New for 2015
Advanced Higher English – Project – Dissertation
The dissertation is worth 30 marks out of the total of 100 marks. This is 30% of the overall marks for the Course assessment. The course will be graded A – D.
This assessment will assess the skills, knowledge and understanding specified for the project–dissertation in the Course Assessment Specification.
- knowledge of literary forms and genres
- the ability to apply in-depth knowledge and understanding to complex and sophisticated literary texts
- the ability to plan, research and present the findings of an independent dissertation on an aspect of literature
The Added Value consists of challenge and application: the candidates will build on the skills they have acquired in the Analysis and Evaluation of Literary Texts Unit and apply them with greater independence.
This assessment has three stages:
- A planning stage which should be completed over a period of time.
- A development/research stage which should be completed over a period of time.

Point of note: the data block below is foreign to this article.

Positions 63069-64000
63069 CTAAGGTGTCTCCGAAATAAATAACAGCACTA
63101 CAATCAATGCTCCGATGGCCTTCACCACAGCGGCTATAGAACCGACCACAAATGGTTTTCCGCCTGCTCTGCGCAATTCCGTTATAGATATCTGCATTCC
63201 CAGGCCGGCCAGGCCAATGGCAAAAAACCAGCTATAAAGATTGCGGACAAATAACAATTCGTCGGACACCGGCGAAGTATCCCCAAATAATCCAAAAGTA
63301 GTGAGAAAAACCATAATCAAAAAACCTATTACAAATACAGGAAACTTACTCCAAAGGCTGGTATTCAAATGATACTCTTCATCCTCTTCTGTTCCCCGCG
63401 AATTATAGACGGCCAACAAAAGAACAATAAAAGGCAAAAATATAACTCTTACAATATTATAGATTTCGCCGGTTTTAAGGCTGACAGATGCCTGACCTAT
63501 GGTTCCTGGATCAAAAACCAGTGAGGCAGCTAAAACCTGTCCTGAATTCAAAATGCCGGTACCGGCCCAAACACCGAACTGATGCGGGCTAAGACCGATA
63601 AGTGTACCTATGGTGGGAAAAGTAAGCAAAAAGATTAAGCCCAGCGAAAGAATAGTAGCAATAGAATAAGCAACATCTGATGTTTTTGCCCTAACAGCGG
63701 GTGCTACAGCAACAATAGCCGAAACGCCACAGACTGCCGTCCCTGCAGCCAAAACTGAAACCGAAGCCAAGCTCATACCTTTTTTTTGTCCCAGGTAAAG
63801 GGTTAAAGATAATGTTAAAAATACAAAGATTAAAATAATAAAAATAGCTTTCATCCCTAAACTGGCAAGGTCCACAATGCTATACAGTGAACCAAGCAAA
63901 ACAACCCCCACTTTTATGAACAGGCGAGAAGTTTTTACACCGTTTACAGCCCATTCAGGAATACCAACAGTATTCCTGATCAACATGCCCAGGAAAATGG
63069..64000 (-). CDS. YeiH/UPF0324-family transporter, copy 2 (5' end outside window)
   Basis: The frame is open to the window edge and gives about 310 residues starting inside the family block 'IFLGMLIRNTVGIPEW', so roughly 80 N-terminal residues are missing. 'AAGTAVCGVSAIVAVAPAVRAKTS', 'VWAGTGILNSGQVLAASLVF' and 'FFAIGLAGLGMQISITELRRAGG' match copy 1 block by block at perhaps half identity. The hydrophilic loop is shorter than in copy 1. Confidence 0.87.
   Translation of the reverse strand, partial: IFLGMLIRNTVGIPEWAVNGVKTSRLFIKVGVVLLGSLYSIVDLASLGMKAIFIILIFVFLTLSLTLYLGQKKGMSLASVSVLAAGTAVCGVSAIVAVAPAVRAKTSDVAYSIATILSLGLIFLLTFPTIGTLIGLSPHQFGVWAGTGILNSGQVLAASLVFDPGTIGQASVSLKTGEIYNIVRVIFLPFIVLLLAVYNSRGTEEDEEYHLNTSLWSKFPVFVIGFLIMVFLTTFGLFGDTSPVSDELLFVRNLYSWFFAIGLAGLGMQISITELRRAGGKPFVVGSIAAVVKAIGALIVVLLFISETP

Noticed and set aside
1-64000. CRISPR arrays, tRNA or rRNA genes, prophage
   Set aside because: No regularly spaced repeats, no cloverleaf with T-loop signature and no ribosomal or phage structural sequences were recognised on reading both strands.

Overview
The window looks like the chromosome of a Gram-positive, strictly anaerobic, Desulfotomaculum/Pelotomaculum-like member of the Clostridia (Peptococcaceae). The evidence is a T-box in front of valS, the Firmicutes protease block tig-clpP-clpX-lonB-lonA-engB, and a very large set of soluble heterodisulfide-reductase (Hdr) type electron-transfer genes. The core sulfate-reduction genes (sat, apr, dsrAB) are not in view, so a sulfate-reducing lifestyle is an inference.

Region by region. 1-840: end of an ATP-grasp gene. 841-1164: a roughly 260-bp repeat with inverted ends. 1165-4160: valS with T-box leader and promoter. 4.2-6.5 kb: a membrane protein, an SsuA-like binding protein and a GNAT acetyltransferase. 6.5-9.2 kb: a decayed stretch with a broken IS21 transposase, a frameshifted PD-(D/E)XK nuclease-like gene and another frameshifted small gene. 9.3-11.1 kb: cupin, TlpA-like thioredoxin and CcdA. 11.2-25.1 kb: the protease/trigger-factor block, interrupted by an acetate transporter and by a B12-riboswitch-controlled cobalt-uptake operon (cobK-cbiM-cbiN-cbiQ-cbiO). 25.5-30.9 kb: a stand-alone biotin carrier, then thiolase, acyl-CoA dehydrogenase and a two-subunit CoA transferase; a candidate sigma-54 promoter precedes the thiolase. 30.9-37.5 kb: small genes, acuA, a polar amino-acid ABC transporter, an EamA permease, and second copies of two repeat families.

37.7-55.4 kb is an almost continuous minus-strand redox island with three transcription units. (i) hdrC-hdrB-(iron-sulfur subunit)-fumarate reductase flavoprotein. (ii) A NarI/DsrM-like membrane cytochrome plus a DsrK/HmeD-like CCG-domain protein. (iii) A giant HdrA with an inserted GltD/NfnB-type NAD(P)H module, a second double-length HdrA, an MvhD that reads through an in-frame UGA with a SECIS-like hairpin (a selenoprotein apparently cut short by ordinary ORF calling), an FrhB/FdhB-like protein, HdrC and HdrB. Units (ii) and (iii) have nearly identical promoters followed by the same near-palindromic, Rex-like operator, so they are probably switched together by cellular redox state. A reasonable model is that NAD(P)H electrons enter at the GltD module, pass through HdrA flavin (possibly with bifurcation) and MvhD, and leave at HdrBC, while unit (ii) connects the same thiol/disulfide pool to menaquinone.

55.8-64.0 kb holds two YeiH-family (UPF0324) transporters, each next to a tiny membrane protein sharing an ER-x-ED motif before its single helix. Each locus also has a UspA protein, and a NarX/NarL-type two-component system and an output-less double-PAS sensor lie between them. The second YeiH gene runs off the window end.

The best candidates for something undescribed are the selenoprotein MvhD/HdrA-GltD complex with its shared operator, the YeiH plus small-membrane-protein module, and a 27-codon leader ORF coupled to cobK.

- A writing stage which should be completed over a period of time.
The dissertation should be between 2,500–3,000 words. The word count should be submitted with the dissertation. If the word count exceeds the maximum by more than 10%, a penalty will be applied.
The word length is appropriate to the complexity of the task, allowing candidates to conduct an in-depth study of their chosen text(s).
This assessment is likely to involve redrafting pieces of work.
There are no restrictions on the resources to which candidates may have access, for example, spellcheckers and dictionaries.
Candidates must undertake the assessment, whatever the nature, independently. However, reasonable assistance may be provided prior to the formal assessment process taking place. The term ‘reasonable assistance’ is used to try to balance the need for support with the need to avoid giving too much assistance.
Reasonable assistance may be given on a generic basis to a class or group of candidates, for example, advice on how to develop a dissertation plan. It may also be given to candidates on an individual basis. When assistance is given on a one-to-one basis in the context of something the candidate has already produced or demonstrated (e.g. detailed commentary on drafts) there is a danger that it becomes support for assessment and assessors need to be aware that this may be going beyond reasonable assistance.
Assessor comments on the selection of a task/topic is appropriate before the candidate starts the task.
Once work on the assessment has begun, the candidate should be working independently.